Archives

  • 2022-05
  • 2022-04
  • 2021-03
  • 2020-08
  • 2020-07
  • 2020-03
  • 2019-11
  • 2019-10
  • 2019-09
  • 2019-08
  • 2019-07
  • MitoPY1 br Limitations and future research br In depth inter

    2019-11-12


    5.1. Limitations and future research
    In-depth interviews with 70 women between 19 and 78 years old provided a unique opportunity to understand women's perceptions of cervical cancer prevention, including HPV vaccination. Although 11 participants (16.4%) identified as immigrants, future reproductive justice research should focus on immigrant populations to better un-derstand issues of access to health care (Macleod et al., 2017, 2018). Although the majority of our sample reported at least some higher education, extant research suggests that HPV vaccine completion rates do not differ significantly based on level of education (Suryadevara et al., 2016). This study provides an intersectional, reproductive justice framework for future research to improve understandings of other health behaviors and disparities.
    Findings map the social, economic, and environmental axes of in-equality by multiple dimensions, including race/ethnicity, SEP, ability, age, gender, sexual orientation, and immigration status (See Fig. 1). Results identify social constructions that form women's identities, creating opportunities to intervene and implement subversive strategies to empower women to take control of their health through informed, value-based decision-making (Butler, 2010). Findings from this study provide practical implications for a reproductive justice approach to increase women's agency in the development of successful public health interventions and communication campaigns to address cervical cancer prevention, including HPV vaccination.  Social Science & Medicine 232 (2019) 289–297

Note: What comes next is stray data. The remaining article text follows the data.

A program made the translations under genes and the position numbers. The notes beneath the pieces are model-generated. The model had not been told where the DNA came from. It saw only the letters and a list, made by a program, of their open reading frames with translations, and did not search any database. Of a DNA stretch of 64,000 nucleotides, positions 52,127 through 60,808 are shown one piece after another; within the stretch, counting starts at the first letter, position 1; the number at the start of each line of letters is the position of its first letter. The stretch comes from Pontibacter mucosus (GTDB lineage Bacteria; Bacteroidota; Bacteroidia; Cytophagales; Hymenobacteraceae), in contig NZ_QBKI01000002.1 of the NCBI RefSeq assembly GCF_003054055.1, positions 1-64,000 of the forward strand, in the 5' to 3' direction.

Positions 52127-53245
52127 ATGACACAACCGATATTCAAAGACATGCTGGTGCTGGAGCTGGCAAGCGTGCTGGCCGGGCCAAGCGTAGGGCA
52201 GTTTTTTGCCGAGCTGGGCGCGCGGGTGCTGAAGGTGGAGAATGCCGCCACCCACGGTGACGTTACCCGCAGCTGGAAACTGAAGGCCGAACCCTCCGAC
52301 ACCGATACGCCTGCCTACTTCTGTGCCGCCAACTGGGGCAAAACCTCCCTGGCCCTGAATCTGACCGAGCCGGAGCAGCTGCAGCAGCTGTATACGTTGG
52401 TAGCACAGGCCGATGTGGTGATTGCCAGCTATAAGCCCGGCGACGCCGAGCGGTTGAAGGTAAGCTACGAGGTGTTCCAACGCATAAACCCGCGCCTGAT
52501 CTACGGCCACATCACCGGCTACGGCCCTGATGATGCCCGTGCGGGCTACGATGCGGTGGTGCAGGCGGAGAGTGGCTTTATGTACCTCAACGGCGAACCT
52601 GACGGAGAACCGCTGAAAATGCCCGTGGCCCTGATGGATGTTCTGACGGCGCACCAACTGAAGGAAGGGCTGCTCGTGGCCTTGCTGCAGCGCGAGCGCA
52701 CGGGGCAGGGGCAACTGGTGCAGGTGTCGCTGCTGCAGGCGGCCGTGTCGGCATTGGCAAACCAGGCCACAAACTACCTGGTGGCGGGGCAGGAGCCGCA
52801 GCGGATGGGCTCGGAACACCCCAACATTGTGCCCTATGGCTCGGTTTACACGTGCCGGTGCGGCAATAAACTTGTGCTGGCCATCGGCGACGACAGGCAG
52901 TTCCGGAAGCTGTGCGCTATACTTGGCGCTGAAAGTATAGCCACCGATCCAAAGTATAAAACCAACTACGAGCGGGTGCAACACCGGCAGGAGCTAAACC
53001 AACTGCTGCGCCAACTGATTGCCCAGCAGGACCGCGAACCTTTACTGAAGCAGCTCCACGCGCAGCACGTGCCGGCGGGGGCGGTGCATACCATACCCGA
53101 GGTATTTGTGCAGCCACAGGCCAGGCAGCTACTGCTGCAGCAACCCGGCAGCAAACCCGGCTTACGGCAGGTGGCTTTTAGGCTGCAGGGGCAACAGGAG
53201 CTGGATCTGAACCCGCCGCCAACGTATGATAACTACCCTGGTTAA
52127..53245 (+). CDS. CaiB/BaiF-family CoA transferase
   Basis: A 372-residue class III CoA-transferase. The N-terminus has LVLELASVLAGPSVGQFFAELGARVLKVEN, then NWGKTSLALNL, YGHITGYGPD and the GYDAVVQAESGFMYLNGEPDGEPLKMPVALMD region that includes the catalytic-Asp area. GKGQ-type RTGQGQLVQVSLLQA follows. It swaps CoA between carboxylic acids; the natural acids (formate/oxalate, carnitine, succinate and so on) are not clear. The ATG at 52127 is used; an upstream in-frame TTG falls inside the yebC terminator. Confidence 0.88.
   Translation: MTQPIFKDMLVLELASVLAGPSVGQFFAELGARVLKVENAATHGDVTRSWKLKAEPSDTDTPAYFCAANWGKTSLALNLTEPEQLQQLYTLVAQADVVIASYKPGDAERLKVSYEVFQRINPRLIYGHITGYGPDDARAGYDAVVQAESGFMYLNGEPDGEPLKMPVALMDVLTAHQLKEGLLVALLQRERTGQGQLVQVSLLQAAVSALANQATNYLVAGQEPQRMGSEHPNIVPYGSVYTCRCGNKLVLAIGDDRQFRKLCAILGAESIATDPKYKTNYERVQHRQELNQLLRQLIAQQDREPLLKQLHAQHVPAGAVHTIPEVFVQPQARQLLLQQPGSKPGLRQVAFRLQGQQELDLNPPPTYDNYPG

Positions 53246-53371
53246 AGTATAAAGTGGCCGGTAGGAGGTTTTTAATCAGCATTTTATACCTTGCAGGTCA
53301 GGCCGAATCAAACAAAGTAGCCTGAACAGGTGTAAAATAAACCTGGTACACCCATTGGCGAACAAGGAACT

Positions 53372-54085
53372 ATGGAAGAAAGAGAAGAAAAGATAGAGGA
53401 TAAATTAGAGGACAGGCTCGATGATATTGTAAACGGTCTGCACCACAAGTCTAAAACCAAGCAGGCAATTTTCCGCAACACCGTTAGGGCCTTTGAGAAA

Acknowledgements
    The authors would like to thank members of the Women’s Health Research Team at the College of Charleston, MitoPY1 and the Medical University of South Carolina’s Department of Public Health Sciences for their support in data collection and MitoPY1 and overall collaboration on the project. This research was supported in part by the College of Charleston’s Faculty Research and Development Grant and Office of Undergraduate Research and Creative Activities.
    References
    Aengst, J., Layne, L.L., 2014. The need to bleed? A feminist technology assessment of menstrual-suppressing birth control pills. In: Wyer, M., Barbercheck, M., Cookmeyer, D., Ozturk, H., Wayne, M. (Eds.), Women, Science, and Technology: A Reader in Feminist Science Studies. Routledge, New York, NY, pp. 171–192.
    Agenor, M., Krieger, N., Austin, S.B., Haneuse, S., Gottlieb, B.R., 2014. At the intersection of sexual orientation, race/ethnicity, and cervical cancer screening: assessing Pap test use disparities by sex of sexual partners among black, Latina, and white U.S. women. Soc. Sci. Med. 116, 110–118.
    Arnheim-Dahlström, L., Pasternak, B., Svanström, H., Sparén, P., Hviid, A., 2013. Autoimmune, neurological, and venous thromboembolic adverse events after im-munisation of adolescent girls with quadrivalent human papillomavirus vaccine in Denmark and Sweden: cohort study. BMJ 347, f5906. https://doi.org/10.1136/bmj. f5906.
    Berg, B.L., Lune, H., 2012. Qualitative Research Methods for the Social Sciences. Pearson, Boston.
    Berger, M.T., Guidroz, K., 2010. The Intersectional Approach: Transforming the Academy through Race, Class, and Gender. Univ of North Carolina Press.
    Bird, Chloe, Rieker, Patricia, 2008. The Effects of Constrained Choices and Social Practices.
    Routledge, New York.
    Cates, J., Coyne-Beasley, T., 2015. Social marketing to promote HPV vaccination in pre-teenage children: talk about a sexually transmitted infection. Hum. Vaccines Immunother. 11 (2), 347–349. CDC, 2016a. CDC Recommends Only Two HPV Shots for Younger Adolescents: Fewer Shots Offer More Incentive to Prevent HPV Cancers. Centers for Disease Control and Prevention (CDC), Atlanta, GA Retrieved from. https://www.cdc.gov/media/ releases/2016/p1020-hpv-shots.html.
    CDC, 2016b. HPV Vacine Coverage (Morbidity and Mortality Weekly Report). CDC Retrieved from. https://www.cdc.gov/hpv/infographics/vacc-coverage.html#text.